181 U.S. 283 (1901), 226, Fairbank v. United States
|Docket Nº:||No. 226|
|Citation:||181 U.S. 283, 21 S.Ct. 648, 45 L.Ed. 862|
|Party Name:||Fairbank v. United States|
|Case Date:||April 15, 1901|
|Court:||United States Supreme Court|
Argued December 13, 1900
ERROR TO THE DISTRICT COURT OF THE UNITED
STATES FOR THE DISTRICT OF MINNESOTA
A stamp tax on a foreign bill of lading is, in substance and effect, equivalent to a tax on the articles included in that bill of lading, and therefore is a tax or duty on exports, and therefore in conflict with Article I, § 9, of the Constitution of the United States, that "No tax or duty shall be laid on articles exported from any state."
An act of Congress is to be accepted as constitutional unless, on examination, it clearly appears to be in conflict with provisions of the federal Constitution.
If the Constitution in its grant of powers is to be able to carry into full effect the powers granted, it is equally imperative that, where prohibition or limitation is placed upon the power of Congress, that prohibition or limitation should be enforced in its spirit and to its entirety.
On March 7, 1900, plaintiff in error was convicted in the District Court of the United States for the District of Minnesota on the charge of issuing, as agent of the Northern Pacific Railway
Company, an export bill of lading upon certain wheat exported from Minnesota to Liverpool, England, without affixing thereto an internal revenue stamp as required by the Act of June 13, 1898, 30 Stat. 448. Upon that conviction, he was sentenced to pay a fine of $25. His contention on the trial was that that act, so far as it imposes a stamp tax on foreign bills of lading, is in conflict with Article I, Section 9, of the Constitution of the United States, which reads: "No tax or duty shall be laid on any articles exported from any state." This contention was not sustained by the trial court, and this writ of error was sued out to review the judgment solely upon the foregoing constitutional question.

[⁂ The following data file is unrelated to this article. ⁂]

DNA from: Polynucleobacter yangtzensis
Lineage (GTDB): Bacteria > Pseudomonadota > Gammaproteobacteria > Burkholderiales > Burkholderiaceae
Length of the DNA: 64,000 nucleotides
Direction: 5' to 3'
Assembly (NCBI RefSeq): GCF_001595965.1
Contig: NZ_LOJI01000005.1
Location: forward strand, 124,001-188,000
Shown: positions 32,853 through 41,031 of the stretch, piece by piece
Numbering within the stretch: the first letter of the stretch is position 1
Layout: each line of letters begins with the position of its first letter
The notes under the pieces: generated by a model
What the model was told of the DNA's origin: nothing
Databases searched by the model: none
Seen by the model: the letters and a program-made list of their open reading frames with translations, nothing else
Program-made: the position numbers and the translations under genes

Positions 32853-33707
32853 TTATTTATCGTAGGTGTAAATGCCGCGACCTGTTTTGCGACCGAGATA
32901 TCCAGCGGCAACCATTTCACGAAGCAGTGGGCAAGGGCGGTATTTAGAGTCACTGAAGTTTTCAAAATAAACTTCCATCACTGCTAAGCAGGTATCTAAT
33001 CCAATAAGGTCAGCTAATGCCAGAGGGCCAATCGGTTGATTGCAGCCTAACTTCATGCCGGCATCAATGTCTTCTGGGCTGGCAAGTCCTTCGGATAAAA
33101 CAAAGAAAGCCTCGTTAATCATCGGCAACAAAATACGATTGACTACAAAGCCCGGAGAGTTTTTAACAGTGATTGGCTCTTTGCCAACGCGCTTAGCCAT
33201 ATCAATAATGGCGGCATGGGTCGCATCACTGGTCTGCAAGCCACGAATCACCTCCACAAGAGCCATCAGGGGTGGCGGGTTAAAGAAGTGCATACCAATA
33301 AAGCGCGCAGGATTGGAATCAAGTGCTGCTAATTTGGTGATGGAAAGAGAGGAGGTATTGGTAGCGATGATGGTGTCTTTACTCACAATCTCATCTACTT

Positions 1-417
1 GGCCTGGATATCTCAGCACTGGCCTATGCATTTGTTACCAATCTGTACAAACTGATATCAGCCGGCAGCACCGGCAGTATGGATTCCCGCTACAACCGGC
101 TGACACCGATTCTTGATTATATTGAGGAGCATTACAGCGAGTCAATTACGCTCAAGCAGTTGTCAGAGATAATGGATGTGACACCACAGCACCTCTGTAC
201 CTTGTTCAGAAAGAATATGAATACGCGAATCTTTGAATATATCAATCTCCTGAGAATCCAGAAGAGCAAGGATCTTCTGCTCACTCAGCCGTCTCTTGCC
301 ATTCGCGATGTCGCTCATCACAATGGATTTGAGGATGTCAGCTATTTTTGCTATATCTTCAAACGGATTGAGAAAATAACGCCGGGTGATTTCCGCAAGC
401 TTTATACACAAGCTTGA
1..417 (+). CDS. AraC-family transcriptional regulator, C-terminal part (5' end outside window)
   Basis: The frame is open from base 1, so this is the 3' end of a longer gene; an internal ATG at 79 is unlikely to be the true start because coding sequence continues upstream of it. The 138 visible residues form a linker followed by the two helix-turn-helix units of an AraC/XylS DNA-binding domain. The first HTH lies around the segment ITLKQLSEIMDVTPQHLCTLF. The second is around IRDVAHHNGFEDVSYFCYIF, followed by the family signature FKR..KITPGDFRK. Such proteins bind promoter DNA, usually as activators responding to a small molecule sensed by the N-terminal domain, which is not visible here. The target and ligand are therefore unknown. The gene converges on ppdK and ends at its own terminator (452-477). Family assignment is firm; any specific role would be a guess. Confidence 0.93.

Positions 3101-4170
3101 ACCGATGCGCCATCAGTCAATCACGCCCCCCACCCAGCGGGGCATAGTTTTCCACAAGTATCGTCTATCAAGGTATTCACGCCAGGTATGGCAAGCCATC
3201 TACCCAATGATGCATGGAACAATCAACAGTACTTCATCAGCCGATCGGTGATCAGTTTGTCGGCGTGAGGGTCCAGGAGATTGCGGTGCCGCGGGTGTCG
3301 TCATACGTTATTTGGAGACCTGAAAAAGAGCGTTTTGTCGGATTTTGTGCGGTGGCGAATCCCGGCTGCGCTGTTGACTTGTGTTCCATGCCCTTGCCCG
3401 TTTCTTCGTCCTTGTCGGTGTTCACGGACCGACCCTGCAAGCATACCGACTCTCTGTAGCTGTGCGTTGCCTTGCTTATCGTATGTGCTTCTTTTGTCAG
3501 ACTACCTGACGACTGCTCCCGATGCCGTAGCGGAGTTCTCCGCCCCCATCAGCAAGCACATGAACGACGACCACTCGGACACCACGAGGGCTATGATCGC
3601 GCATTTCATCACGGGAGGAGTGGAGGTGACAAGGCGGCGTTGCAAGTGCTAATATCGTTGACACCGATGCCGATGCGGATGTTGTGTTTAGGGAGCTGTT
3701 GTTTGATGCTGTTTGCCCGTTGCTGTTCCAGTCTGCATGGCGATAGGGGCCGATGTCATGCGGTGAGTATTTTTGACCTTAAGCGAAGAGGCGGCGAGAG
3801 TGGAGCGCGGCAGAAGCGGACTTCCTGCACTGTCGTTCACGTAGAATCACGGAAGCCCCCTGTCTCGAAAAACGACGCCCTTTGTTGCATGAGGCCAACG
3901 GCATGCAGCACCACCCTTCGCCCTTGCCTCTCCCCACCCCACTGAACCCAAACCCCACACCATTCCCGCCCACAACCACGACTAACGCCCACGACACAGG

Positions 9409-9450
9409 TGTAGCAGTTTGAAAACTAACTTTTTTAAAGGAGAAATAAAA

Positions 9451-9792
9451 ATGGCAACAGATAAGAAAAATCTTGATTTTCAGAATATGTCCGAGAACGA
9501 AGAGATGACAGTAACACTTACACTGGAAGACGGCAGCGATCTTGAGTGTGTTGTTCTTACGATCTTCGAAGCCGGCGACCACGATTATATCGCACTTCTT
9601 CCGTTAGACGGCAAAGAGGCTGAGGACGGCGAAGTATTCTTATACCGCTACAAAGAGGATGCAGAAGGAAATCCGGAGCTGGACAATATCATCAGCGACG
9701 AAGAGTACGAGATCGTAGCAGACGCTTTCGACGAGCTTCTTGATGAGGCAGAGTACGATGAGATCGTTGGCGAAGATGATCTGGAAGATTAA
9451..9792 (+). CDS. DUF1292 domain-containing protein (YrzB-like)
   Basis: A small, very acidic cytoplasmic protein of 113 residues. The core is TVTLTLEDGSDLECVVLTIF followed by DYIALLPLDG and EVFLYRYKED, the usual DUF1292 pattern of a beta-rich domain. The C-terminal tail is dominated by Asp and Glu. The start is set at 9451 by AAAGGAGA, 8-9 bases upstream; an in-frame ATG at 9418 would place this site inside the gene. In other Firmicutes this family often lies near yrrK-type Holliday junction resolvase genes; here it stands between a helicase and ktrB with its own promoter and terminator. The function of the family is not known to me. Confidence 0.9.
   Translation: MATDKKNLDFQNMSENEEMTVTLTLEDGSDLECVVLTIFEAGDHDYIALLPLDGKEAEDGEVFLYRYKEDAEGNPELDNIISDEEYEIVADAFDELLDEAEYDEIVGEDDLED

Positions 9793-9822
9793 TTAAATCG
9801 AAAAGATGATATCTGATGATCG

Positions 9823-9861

Section 6 of the act reads:
SEC. 6. That on and after the first day of July, eighteen hundred and ninety-eight, there shall be levied, collected, and paid, for and in respect of the several bonds, debentures, or certificates of stock and of indebtedness, and other documents, instruments, matters, and things mentioned and described in schedule A of this act, or for or in respect of the vellum, parchment, or paper upon which such instruments, matters, or things, or any of them, shall be written or printed, by any person or persons or party who shall make, sign, or issue the same, or for whose use or benefit the same shall be made, signed, or issued, the several taxes or sums of money set down in figures against the same respectively, or otherwise specified or set forth in the said schedule.
In Schedule "A" is this clause:
Bills of lading or receipt (other than charter party) for any goods, merchandise, or effects, to be exported from a port or place in the United States to any foreign port or place, ten cents.
Also the following:
It shall be the duty of every railroad or steamboat company, carrier, express company, or corporation, or person whose occupation is to act as such, to issue to the shipper or consignor, or his agent, or person from whom any goods are accepted for transportation, a bill of lading, manifest, or other evidence of receipt and forwarding for each shipment received for carriage and transportation, whether in bulk or in boxes, bales, packages, bundles, or not so enclosed or included, and there shall be duly attached
and cancelled, as is in this act provided, to each of said bills of lading, manifests, or other memorandum, and to each duplicate thereof, a stamp of the value of one cent.
And this proviso at the end of the schedule:
Provided, That the stamp duties imposed by the foregoing schedule on manifests, bills of lading, and passage tickets shall not apply to steamboats or other vessels plying between ports of the United States and ports in British North America.
BREWER, J., lead opinion
MR. JUSTICE BREWER delivered the opinion of the Court.
The constitutionality of an act of Congress is a matter always requiring the most careful consideration. The presumptions are in favor of constitutionality, and before a court is justified in holding that the legislative power has been exercised beyond the limits granted, or in conflict with restrictions imposed by the fundamental law, the excess or conflict should be clear. And yet, when clear, if written constitutions are to be regarded as of value, the duty of the court is plain to uphold the Constitution although, in so doing, the legislative enactment falls. The reasoning in support of this was, in the early history of this Court, forcibly declared by Chief Justice Marshall in Marbury v. Madison, 1 Cranch 137, 177, and nothing can be said to add to the strength of his reasoning. His language is worthy of quotation: